• Update the MOF file to use the new resources
  • Use the machine configuration authoring module to create, test, and publish a new package
  • Use machine configuration for future deployments rather than DSC extension

Consider decomposing complex configuration files

Machine configuration can manage multiple configurations per machine. Many configurations written for DSC extension for Linux assumed the limitation of managing a single configuration per machine. To take advantage of the expanded capabilities offered by machine configuration, large configuration files can be divided into many smaller configurations where each handles a specific scenario.

There's no orchestration in machine configuration to control the order of how configurations are sorted. Keep steps in a configuration together in one package if they're required to happen sequentially.

Test content in Azure machine configuration

Read the page How to create custom machine configuration package artifacts. to evaluate whether your content from DSC extension can be used with machine configuration.

When you reach the step Author a configuration, use the MOF file from the DSC extension package as the basis for creating a new MOF file and custom DSC resources. You must have the custom PowerShell modules available in PSModulePath before you can create a machine configuration package.

Update deployment templates

If your deployment templates include the DSC extension (see examples), there are two changes required.

First, replace the DSC extension with the extension for the machine configuration feature.

Then, add a machine configuration assignment that associates the new configuration package (and hash value) with the machine.

Older "nx" modules for Linux DSC are not compatible with DSCv3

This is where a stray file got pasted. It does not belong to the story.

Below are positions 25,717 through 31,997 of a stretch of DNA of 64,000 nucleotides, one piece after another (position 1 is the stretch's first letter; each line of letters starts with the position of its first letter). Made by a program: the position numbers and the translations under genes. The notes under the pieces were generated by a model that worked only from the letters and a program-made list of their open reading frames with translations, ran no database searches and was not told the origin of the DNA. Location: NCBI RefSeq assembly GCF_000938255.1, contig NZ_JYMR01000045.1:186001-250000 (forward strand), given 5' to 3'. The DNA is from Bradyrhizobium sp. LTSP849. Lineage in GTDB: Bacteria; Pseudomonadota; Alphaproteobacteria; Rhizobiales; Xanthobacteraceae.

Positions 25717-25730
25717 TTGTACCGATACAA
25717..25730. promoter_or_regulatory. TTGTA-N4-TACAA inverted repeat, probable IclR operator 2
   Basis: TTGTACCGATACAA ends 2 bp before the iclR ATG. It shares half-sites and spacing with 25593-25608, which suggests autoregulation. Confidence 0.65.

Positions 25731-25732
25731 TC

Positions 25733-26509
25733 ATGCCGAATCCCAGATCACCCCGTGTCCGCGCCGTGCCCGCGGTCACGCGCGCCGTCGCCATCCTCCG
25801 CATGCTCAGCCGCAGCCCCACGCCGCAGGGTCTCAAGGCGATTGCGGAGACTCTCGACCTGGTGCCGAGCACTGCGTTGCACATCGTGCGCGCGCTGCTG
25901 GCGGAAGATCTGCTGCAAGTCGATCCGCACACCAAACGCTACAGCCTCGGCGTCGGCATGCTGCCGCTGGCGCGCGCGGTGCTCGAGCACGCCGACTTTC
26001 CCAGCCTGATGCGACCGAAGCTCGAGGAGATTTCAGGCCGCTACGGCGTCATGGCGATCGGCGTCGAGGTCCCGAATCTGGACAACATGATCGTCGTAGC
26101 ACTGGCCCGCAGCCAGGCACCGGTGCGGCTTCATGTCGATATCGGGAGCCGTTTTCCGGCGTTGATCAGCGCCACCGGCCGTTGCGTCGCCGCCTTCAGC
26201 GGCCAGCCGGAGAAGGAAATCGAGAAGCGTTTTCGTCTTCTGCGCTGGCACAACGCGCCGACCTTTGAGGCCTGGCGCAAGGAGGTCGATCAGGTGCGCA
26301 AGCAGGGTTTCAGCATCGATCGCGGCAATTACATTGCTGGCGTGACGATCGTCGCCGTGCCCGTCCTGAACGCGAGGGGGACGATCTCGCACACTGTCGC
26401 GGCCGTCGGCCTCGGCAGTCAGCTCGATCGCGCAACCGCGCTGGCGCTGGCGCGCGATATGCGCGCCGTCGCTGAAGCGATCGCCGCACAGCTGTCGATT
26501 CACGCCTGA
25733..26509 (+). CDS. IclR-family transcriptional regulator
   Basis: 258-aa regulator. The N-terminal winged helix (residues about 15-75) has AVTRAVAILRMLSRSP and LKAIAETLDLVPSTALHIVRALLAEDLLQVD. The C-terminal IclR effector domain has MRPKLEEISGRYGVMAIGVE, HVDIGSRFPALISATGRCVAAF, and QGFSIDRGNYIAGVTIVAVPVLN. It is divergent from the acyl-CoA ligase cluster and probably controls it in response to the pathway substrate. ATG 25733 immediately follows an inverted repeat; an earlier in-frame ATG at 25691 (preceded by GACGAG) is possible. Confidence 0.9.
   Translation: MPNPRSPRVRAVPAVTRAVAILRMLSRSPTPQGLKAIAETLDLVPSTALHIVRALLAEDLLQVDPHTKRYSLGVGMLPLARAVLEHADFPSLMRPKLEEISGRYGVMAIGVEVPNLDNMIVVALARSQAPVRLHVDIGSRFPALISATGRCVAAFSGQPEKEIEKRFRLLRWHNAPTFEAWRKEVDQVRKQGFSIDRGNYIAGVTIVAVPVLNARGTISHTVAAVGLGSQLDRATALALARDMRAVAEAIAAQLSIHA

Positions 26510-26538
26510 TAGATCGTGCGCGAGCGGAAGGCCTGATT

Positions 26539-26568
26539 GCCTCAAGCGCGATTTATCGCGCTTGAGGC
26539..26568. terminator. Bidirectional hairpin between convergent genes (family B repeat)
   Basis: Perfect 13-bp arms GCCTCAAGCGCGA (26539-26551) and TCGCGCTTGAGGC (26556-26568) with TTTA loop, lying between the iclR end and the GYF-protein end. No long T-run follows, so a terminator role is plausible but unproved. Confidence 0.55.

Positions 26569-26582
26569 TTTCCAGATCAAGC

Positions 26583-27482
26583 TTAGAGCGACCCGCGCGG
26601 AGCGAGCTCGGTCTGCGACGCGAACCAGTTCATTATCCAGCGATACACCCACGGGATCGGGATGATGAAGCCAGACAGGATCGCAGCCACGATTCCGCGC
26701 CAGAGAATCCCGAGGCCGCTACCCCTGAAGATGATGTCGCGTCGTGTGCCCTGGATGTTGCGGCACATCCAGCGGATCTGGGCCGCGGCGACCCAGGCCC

The modules that shipped with DSC for Linux on GitHub were created in the C programming language. In the latest version of DSC, which is used by the machine configuration feature, modules for Linux are written in PowerShell classes. Meaning, none of the original resources are compatible with the new platform.

As a result, new Linux packages will require custom module development.

Will I have to add "Reasons" property to custom resources?

Implementing the "Reasons" property provides a better experience when viewing the results of a configuration assignment from the Azure Portal. If the Get method in a module doesn't include "Reasons", generic output is returned with details from the properties returned by the Get method. Therefore, it's optional for migration.

Removing a configuration the was assigned in Linux by DSC extension

In previous versions of DSC, the DSC extension assigned a configuration through the Local Configuration Manager. It's recommended to remove the DSC extension and reset LCM.


Removing a configuration in Local Configuration Manager doesn't "roll back" the settings in Linux that were set by the configuration. The action of removing the configuration only causes the LCM to stop managing the assigned configuration. The settings remain in place.

Use the script as documented in Performing DSC Operations from the Linux Computer

Next steps